Do the British Tell Better Stories?

Do the British Tell Better Stories?

Sometimes my Facebook news feed can be uncanny. I haven’t been Googling for information about fantasy and the supernatural in American fiction, but I have been thinking about it now that we’re watching Penny Dreadful and Stranger Things on Netflix. This morning Colleen Gillard’s article “Why the British Tell Better Children’s Stories” from January 6, 2016, popped up in my feed, and I’ve been thinking about it for the last few hours.

I don’t disagree with Gillard’s general premise, but with more consideration of context and literary history, it could have been so much richer. Gillard blames the Puritans (it is so easy, after all) for rigid American characters, but a historical consideration yields very different insights. American children’s literature is different from British children’s literature because American writers purposefully rejected British culture and sought to establish their own identity. We’re not all joyless moralizers!

The claim that American children’s literature doesn’t deal in fantasy worlds is certainly not an absolute rule once you consider the twentieth and twenty-first centuries, but it is true of the nineteenth. I can’t think of many popular works for children from this period that deal in fantasy or fairy tales.

There are some minor exceptions. Jane Goodwin Austin wrote several works of fairy tales, from her very first book publication, Fairy Dreams in 1859, to Moonfolk in 1874. In between, she wrote numerous Gothic tales, but none that directly deal with the supernatural; because of her devout religious beliefs, to do so would have been immoral.

But the best-sellers of the century were the moral, didactic tales, like Little Women, Little Lord Fauntleroy (now hardly even read because it is so preachy), and Pollyanna, as well as novels largely forgotten today like The Wide, Wide World and The Lamplighter. I reject the idea that we can explain that because Americans are incapable of “questioning the reliability of reality”; the reasons are more rooted in American history.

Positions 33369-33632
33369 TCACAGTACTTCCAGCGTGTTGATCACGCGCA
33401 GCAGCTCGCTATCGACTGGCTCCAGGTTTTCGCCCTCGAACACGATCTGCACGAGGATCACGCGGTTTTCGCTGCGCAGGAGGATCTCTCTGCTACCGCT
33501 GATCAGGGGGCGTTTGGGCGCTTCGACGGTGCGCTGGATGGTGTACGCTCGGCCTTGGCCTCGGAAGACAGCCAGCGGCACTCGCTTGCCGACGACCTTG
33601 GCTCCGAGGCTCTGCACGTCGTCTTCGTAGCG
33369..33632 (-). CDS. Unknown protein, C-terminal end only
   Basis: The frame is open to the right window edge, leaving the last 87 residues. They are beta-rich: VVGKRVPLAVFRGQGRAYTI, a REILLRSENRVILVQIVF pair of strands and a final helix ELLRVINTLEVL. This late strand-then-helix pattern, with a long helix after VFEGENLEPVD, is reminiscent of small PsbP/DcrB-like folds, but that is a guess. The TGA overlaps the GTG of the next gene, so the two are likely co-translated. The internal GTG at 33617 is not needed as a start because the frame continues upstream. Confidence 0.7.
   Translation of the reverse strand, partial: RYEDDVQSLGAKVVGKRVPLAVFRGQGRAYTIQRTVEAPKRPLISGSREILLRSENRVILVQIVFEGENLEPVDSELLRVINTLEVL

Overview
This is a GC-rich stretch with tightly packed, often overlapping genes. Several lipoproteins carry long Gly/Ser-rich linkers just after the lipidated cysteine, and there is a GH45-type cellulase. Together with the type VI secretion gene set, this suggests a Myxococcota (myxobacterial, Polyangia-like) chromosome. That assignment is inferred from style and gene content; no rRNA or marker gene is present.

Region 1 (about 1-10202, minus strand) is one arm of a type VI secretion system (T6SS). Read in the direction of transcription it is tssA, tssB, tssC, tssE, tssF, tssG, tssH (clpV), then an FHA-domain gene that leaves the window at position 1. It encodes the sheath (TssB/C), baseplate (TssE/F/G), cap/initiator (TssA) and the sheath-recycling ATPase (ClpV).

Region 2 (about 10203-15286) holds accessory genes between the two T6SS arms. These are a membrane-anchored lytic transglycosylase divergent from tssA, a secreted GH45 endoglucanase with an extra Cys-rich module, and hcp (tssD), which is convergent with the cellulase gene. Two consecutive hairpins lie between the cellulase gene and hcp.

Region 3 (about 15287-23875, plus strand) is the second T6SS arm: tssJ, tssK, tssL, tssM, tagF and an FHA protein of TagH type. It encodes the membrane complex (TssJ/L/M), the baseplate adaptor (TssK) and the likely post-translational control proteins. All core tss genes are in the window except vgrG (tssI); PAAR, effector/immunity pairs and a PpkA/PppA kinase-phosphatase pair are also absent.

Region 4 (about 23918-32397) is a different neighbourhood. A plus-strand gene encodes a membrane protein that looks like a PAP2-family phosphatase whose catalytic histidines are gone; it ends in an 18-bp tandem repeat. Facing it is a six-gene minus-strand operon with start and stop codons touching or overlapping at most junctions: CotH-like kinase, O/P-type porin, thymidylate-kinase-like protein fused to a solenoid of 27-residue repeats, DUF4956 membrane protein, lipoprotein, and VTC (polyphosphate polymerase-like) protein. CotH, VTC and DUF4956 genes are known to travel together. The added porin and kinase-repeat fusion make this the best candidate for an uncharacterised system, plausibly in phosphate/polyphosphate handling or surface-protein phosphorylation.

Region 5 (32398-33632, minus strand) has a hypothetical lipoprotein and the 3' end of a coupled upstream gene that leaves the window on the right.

Gillard mentions Puritanism as one of the likely reasons that America’s children’s literature is more realistic, and that did play a factor, but not for the reasons she claims. Puritans certainly would have related to the idea of parallel worlds that included the devil and witches, and they absolutely saw themselves as forces of good in an evil world.

What really prevented the Puritans from accepting fiction was that they perceived it as a form of lying and dishonesty, and this attitude persisted well into the nineteenth century, when authors were still so nervous about being perceived as authors that they often wrote under pseudonyms and claimed they learned the story from historical documents.

In fact, Puritans were so suspicious of play-acting that the theater did not really take off in America until the early nineteenth-century, whereas Britain of course had a theater tradition that was centuries old by the time the first play was written and performed in America. Most critics agree that was The Contrast, written in 1787 by Royal Tyler, around the time some of the first American novels were beginning to appear, and it’s a play that satirizes British culture and Americans who try to emulate it. It also offers the ideal “new” American couple, who embrace hard work and disdain materiality and frivolity, characteristics of the libertine British.